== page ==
As lifters, missing training sessions can play havoc in our minds. Training is part of what we do, part of what makes our day complete. So when we are out of town with no access to training facilities, or the gym closes and we can’t get our session in, it can seem like a big problem.
However, it is irrational to think that a few days of rest will be harmful to your performance – quite the contrary. A few days off may be just the thing your body needs, especially if you have been training consistently for months on end. Research has shown that when we follow a period of regular training with a few days off, it can actually be of benefit to our strength 1.
In this article, we will explore some of the research, but for those who want the quick version, check out the brief summary below.
- Taking a couple of days to a week away from regular training is likely to have no negative impact on your maximal strength. In fact, you could get stronger.
- If you are going to be away from regular training for an extended duration, it could be useful to train at least once a week to maintain your previous levels of strength.
- When not training regularly, make the most of this time: sleep more and take more time to relax. Stressing about missing training is both unfounded and unproductive, so use the time to recharge both your body and mind.
What is Rest?
When I mention the word rest here I am referring to complete training cessation – when we stop training completely.
‘No training’ does not mean ‘no physical activity’. So, bear in mind that we are not talking about the absence of all physical activity – simply the absence of your regular planned weightlifting training sessions. Things such as walking the dog, doing a few stretches – habitual physical activity tasks – could continue to occur.
There is evidence indicating short durations of rest, up to a week, from regular strength training can be beneficial for enhancing maximal strength. Several studies have investigated this and findings have been consistent, showing maximal strength can be gained, or will at least be maintained 1,2,3.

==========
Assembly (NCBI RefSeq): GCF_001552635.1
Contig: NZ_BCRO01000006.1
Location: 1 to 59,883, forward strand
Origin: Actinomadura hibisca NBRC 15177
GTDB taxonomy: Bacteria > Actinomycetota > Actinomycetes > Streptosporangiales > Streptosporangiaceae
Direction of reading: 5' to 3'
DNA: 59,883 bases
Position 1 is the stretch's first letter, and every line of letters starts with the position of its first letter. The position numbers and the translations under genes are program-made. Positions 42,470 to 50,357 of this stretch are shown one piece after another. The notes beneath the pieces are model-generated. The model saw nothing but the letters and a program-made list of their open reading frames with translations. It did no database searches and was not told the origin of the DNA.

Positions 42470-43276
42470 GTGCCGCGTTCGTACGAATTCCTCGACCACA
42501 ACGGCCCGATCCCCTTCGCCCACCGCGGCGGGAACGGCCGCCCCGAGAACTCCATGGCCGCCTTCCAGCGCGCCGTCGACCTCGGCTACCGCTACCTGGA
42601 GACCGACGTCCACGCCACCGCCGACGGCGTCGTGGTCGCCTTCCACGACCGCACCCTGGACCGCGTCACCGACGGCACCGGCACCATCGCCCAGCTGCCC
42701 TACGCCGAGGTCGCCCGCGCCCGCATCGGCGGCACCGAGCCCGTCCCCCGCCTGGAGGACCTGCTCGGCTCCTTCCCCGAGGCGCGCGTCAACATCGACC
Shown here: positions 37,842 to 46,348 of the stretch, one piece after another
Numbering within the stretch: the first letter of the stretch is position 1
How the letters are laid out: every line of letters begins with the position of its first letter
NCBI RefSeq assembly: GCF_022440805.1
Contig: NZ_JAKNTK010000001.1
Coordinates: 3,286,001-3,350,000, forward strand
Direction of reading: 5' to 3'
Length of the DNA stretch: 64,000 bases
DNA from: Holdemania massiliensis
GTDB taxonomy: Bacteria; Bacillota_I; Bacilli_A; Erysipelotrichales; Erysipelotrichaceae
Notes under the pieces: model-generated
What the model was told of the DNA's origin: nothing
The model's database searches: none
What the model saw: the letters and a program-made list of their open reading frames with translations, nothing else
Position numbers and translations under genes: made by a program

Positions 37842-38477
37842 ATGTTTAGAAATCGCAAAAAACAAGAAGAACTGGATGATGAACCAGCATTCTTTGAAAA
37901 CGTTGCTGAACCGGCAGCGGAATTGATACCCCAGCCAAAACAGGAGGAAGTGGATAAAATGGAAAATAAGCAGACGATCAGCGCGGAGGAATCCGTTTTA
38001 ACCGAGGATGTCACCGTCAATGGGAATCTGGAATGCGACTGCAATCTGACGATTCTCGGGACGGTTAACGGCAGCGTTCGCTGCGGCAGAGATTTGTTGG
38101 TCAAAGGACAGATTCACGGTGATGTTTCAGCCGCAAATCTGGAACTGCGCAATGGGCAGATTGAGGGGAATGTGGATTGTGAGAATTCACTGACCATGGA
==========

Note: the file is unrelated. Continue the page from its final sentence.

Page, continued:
When fifty-four young males followed eight weeks of seated heel raise training followed by complete rest of varying durations, the groups who rested three or four days from training showed improvements of small effect size in heel raise 1RM, while the groups who took two or five days off training only showed trivial effect size changes. The group who took four days off training also showed statistically significant improvements in heel raise 1RM in comparison to the groups who had two or five days off training. Furthermore, four days off training also showed small effect size improvements in torque produced during slow isokinetic (constant velocity) heel raise movements and moderate effect size improvements for fast isokinetic heel raise movements 2. This is an interesting result, showing the potential benefit of short durations of rest, although it is potentially limited in application due to the single joint nature of the movement utilised in the study.
In a follow-up study by the same group, Weiss et al 3 had twenty-five strength-trained (with a minimum of 1.25 times bodyweight bench press) men train the bench press, and other supplementary upper body lifts, for four weeks prior to complete rest of the same set of durations as their initial study above. For the relative 1RM bench press, a small effect size improvement was observed in the group who took two days off training, all other groups showed only trivial effect size changes. For both relative isokinetic peak force and relative isokinetic peak power at a slow velocity, small effect size improvements were seen for both the two and four-days-off groups, with only trivial changes observed for other groups. No changes of note were observed for the isokinetic bench press at the faster speed. Again, we see that taking a short period of time off training does not have any negative impact on maximal strength, even in a compound movement like the bench press.